While most young players probably wouldn’t think twice about running uncontrolled at the quarterback, Wynn takes a few steps forward and then, by watching McCoy’s feet, realizes that the quarterback is going to roll out of the pocket to buy some time.

Because Wynn has remained disciplined, he is able to re-direct and string the quarterback out, as shown in this next screen capture.

Credit: NFL Game Rewind

This prevents McCoy from turning upfield where, if Wynn isn’t mirroring him, he might pick up a few yards on the play.

By staying with McCoy, Wynn is in a position to make an attempt to bring the quarterback down for a loss.

As he dives at McCoy, Wynn forces the quarterback to throw off-balance, the ball sailing out of bounds.

Upside

Wynn, who has received some first-team reps this spring thanks to the shortage at the position, has also put in some solid offseason work in the weight room to get stronger, looking noticeably more muscular up top.

He’s also done a nice job in practice not just playing his responsibilities, but also executing twists and stunts, such as the one that Jordan Raanan of NJ Advance Media recently took note of. In Monday’s practice Wynn and outside linebacker Devon Kennard, who lined up adjacent to Wynn’s outside shoulder, ran a stunt on the left side that left the offensive line scrambling to pick up the defenders.

“Kerry Wynn works hard and makes plays,” head coach Tom Coughlin told reporters after Monday’s practice. “He is very consistent.”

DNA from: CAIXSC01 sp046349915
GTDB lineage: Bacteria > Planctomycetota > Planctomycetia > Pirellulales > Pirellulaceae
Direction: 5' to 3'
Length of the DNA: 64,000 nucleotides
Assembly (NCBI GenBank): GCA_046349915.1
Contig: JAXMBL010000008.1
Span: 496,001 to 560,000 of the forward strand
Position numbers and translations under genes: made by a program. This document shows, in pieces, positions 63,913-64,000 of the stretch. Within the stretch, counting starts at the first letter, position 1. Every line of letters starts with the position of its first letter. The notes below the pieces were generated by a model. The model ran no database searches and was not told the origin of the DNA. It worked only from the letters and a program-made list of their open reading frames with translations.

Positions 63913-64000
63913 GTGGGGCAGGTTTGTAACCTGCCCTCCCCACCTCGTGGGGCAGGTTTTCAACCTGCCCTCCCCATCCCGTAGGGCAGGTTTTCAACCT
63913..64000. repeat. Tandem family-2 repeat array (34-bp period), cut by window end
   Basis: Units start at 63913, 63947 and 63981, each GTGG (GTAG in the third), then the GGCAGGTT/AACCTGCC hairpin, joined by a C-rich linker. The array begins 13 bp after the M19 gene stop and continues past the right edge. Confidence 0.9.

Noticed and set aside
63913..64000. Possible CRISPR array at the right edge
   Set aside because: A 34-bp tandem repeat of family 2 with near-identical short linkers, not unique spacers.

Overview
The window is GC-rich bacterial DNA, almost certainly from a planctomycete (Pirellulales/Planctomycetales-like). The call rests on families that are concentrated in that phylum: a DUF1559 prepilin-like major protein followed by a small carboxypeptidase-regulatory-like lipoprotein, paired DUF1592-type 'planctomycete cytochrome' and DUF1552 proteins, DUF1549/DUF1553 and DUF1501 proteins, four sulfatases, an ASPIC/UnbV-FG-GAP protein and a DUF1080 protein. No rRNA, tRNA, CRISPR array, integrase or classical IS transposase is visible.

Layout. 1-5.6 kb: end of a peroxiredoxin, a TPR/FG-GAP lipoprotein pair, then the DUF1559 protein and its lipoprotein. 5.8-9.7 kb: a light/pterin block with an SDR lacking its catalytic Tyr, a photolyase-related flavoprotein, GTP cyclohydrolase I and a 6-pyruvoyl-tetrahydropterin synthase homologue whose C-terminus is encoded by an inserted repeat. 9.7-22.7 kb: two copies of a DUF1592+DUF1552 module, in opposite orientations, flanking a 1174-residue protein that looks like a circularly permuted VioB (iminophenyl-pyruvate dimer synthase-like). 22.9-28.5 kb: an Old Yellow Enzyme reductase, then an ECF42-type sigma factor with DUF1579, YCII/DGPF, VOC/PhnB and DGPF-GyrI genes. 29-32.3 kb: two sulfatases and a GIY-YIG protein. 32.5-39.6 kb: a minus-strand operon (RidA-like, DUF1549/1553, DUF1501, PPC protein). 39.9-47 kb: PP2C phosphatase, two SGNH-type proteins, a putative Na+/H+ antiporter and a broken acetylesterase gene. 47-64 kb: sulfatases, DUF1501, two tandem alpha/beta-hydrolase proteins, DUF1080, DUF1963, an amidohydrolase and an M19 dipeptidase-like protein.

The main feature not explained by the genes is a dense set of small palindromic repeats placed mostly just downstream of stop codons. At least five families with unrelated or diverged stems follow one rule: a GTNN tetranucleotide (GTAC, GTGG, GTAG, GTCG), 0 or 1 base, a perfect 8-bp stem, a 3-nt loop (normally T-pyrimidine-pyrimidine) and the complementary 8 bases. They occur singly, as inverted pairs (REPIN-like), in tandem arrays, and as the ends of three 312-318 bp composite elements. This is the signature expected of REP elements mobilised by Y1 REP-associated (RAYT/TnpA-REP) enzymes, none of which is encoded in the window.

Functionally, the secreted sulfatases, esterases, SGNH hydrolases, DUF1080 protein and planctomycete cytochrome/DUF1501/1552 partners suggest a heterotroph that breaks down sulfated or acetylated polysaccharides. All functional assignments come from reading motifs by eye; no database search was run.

The Bottom Line

Wynn is by no means a “complete” defensive end just yet.

For as solid as he was against the run, his PFF minus-5.4 pass-rushing grade needs to be briefly discussed. 

A few reasons why Wynn most likely didn’t have the success against the pass that he did against the run include a lack of a quick burst off the line and the strength issue he addressed this offseason.

His tackling technique wasn’t always pristine, either—there were a few times where he lunged for a player’s ankles instead of wrapping up around the waist.

The good news is that’s all correctable, as is learning a few new pass-rushing moves, which he’s been working on in the OTAs.

While realistically speaking he should receive serious consideration as a starter, the reality is he probably won’t be more than a rotational defensive end who on occasion moves inside to defensive tackle, where he gained some experience.

Wynn remains a hungry young player who is looking to prove all over again why he belongs in the NFL.

While it's too soon to declare him a potential starter because of not having seen him in pads and full contact drills, it wouldn't be surprising if he does earn that right if he has a strong camp and shows he's made a lot more progress in his areas of deficiency.  

Patricia Traina covers the Giants for Inside Football, the Journal Inquirer and Sports Xchange. Unless otherwise noted, advanced analytics are from Pro Football Focus.

All other quotes and information were obtained firsthand unless otherwise sourced. Keep up with the New York Giants! Follow and interact with me on Twitter and on Facebook.